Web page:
The U.S. Department of Energy (DOE) has extended through 2050 the long-term liquefied natural gas (LNG) export license of the Energía Costa Azul (ECA) facility that was sanctioned for the west coast of Mexico last month.
ECA was one of seven LNG export projects for which DOE granted an extension following a policy change implemented by the Trump administration earlier this year.
In addition to ECA, DOE extended export terms for the Golden Pass facility under construction in Sabine Pass, TX, as well as the Texas LNG project proposed for Brownsville, TX, the proposed Magnolia and Driftwood LNG terminals in Louisiana, and the Delfin floating LNG project offshore Louisiana.
ECA has DOE authorization to import and liquefy U.S.-sourced natural gas for export from Mexico. Equity stakes of 41.7% each are held in the project by Sempra LNG and Infraestructura Energética Nova (IEnova), while offtaker Total SE recently acquired the remaining 16.6%.
The ECA project, one of multiple liquefaction terminals envisaged for Mexico’s west coast, would allow U.S. gas exports to bypass the Panama Canal and reach Pacific demand markets faster and more cheaply.
The project’s geographic advantages explain why it was sanctioned this year in spite of the havoc wreaked by Covid-19 on the global LNG market, RBN Energy LLC analyst Jason Ferguson said in a blog post last week.
He noted, however, that getting gas into the area “can sometimes be tricky,” citing that gas prices in the U.S. Desert Southwest and SoCalGas border regions have traded at premiums of about $0.20/MMBtu to the Louisiana and Texas Gulf Coast markets this year.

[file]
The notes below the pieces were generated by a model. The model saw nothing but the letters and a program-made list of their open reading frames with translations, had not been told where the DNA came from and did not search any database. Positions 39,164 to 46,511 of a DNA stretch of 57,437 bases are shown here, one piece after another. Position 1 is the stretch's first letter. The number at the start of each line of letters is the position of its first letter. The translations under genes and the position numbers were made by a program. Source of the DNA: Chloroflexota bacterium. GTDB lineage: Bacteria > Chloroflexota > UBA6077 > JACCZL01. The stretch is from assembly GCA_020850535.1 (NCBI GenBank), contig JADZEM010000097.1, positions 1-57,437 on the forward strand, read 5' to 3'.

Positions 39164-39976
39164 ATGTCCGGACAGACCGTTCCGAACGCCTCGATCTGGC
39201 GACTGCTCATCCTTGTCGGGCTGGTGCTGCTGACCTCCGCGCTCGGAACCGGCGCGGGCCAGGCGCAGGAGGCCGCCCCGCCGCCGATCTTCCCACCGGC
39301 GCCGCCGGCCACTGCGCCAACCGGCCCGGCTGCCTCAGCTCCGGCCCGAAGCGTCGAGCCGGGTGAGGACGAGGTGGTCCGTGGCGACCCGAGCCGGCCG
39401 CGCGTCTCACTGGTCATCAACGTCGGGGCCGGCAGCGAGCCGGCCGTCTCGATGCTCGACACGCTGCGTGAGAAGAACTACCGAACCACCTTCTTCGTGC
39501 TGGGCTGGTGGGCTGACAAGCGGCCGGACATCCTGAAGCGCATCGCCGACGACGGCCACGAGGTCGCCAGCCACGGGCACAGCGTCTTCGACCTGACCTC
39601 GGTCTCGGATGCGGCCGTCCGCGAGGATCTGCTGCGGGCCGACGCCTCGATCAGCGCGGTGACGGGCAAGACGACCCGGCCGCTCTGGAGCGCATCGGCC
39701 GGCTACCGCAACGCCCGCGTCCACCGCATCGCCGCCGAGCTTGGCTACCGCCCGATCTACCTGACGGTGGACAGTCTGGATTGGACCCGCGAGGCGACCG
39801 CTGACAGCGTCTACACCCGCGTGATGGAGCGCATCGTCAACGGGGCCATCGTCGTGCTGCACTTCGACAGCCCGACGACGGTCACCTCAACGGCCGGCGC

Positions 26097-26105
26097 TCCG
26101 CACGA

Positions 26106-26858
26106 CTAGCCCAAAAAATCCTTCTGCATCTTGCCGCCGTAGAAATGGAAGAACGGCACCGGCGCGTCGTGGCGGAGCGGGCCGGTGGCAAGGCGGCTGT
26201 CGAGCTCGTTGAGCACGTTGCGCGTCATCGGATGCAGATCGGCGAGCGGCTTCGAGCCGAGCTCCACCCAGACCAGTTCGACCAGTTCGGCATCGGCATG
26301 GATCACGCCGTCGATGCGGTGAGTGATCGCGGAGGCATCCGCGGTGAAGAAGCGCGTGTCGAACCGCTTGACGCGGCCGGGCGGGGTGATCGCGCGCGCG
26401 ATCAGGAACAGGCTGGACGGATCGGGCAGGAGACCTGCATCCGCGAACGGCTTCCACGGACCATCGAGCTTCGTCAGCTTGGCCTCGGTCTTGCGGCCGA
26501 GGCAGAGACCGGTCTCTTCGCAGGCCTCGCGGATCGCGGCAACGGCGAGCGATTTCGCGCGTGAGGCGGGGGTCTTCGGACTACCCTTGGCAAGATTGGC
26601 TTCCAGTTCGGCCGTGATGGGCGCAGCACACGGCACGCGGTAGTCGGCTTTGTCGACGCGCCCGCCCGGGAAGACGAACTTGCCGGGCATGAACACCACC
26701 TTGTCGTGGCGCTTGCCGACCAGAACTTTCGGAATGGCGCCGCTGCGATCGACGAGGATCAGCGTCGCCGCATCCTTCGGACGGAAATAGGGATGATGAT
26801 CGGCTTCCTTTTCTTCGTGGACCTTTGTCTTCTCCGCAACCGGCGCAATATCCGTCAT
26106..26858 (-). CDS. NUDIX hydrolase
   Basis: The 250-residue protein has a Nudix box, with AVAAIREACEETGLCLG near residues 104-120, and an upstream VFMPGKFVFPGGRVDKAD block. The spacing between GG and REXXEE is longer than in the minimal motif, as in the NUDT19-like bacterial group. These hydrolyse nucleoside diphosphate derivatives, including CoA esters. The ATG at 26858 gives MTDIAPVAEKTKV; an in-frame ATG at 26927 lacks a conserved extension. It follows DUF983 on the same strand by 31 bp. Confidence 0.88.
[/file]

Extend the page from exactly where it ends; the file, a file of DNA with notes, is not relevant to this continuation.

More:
Mexico Pacific Limited LLC’s (MPL) CEO Doug Shanda told NGI recently that commercial momentum for MPL’s LNG export project in Mexico’s Sonora state is building, citing that, “Asian countries don’t have indigenous resources and they’re really concerned about energy security.”
LNG vessels have been waiting longer to pass through the Panama Canal in recent weeks, tightening an already stretched shipping market and creating logistical issues for U.S. LNG exports at a time when global gas prices are moving higher.
‘Securing a Future’ for Exports
In an effort to strengthen and promote domestic natural gas exports, the Trump administration in July extended export authorizations to non-free trade agreement (FTA) countries through 2050.
“It is important for DOE to do everything to assure a long-term future for U.S. LNG exports, which will continue to meet global energy security and emissions reduction goals,” said Acting Under Secretary of Energy Steven Winberg.
From 2011 until the policy change was implemented in July, the DOE limited non-FTA export licenses to 20 years. The DOE is required under the Natural Gas Act to authorize FTA export licenses because they are presumed to be in the national interest. It may deny or limit licenses for countries without U.S. trade agreements. With the policy change, the DOE automatically grants all new non-FTA licenses through 2050 and extends existing non-FTA licenses through 2050 if the respective license holders apply.
The latest announcement follows 10 similar export license extensions that the DOE completed in October. The moves come as U.S. LNG exports are booming. Feed gas deliveries to terminals have hit record highs over the last week, exceeding 11 Bcf/d as the nation’s liquefaction trains run at or near peak capacity. Global natural gas prices are at some of their highest levels in the last two years as cargo loadings catch up to winter demand, supply disruptions add to seasonality and shipping constraints pressure the market.
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